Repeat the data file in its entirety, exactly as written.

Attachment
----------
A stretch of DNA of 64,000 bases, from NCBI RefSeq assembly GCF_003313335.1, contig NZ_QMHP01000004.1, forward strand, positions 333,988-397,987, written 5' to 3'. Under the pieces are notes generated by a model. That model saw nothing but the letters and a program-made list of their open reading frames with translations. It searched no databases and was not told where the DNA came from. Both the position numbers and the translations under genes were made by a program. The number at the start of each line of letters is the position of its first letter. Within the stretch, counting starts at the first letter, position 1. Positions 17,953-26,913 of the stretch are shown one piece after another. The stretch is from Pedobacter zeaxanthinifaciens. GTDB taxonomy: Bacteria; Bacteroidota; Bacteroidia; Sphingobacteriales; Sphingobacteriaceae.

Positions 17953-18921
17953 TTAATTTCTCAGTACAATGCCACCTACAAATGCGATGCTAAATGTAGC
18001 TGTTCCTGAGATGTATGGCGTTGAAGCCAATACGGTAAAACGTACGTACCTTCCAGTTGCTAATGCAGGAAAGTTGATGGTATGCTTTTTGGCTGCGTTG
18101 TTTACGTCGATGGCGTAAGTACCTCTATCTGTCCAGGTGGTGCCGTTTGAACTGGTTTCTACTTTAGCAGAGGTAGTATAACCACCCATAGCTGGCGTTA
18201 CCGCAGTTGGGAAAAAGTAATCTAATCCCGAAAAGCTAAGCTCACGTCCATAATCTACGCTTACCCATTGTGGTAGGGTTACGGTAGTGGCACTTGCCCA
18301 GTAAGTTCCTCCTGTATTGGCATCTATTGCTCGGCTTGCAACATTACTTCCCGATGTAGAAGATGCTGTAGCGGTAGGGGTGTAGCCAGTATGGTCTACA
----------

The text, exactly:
A stretch of DNA of 64,000 bases, from NCBI RefSeq assembly GCF_003313335.1, contig NZ_QMHP01000004.1, forward strand, positions 333,988-397,987, written 5' to 3'. Under the pieces are notes generated by a model. That model saw nothing but the letters and a program-made list of their open reading frames with translations. It searched no databases and was not told where the DNA came from. Both the position numbers and the translations under genes were made by a program. The number at the start of each line of letters is the position of its first letter. Within the stretch, counting starts at the first letter, position 1. Positions 17,953-26,913 of the stretch are shown one piece after another. The stretch is from Pedobacter zeaxanthinifaciens. GTDB taxonomy: Bacteria; Bacteroidota; Bacteroidia; Sphingobacteriales; Sphingobacteriaceae.

Positions 17953-18921
17953 TTAATTTCTCAGTACAATGCCACCTACAAATGCGATGCTAAATGTAGC
18001 TGTTCCTGAGATGTATGGCGTTGAAGCCAATACGGTAAAACGTACGTACCTTCCAGTTGCTAATGCAGGAAAGTTGATGGTATGCTTTTTGGCTGCGTTG
18101 TTTACGTCGATGGCGTAAGTACCTCTATCTGTCCAGGTGGTGCCGTTTGAACTGGTTTCTACTTTAGCAGAGGTAGTATAACCACCCATAGCTGGCGTTA
18201 CCGCAGTTGGGAAAAAGTAATCTAATCCCGAAAAGCTAAGCTCACGTCCATAATCTACGCTTACCCATTGTGGTAGGGTTACGGTAGTGGCACTTGCCCA
18301 GTAAGTTCCTCCTGTATTGGCATCTATTGCTCGGCTTGCAACATTACTTCCCGATGTAGAAGATGCTGTAGCGGTAGGGGTGTAGCCAGTATGGTCTACA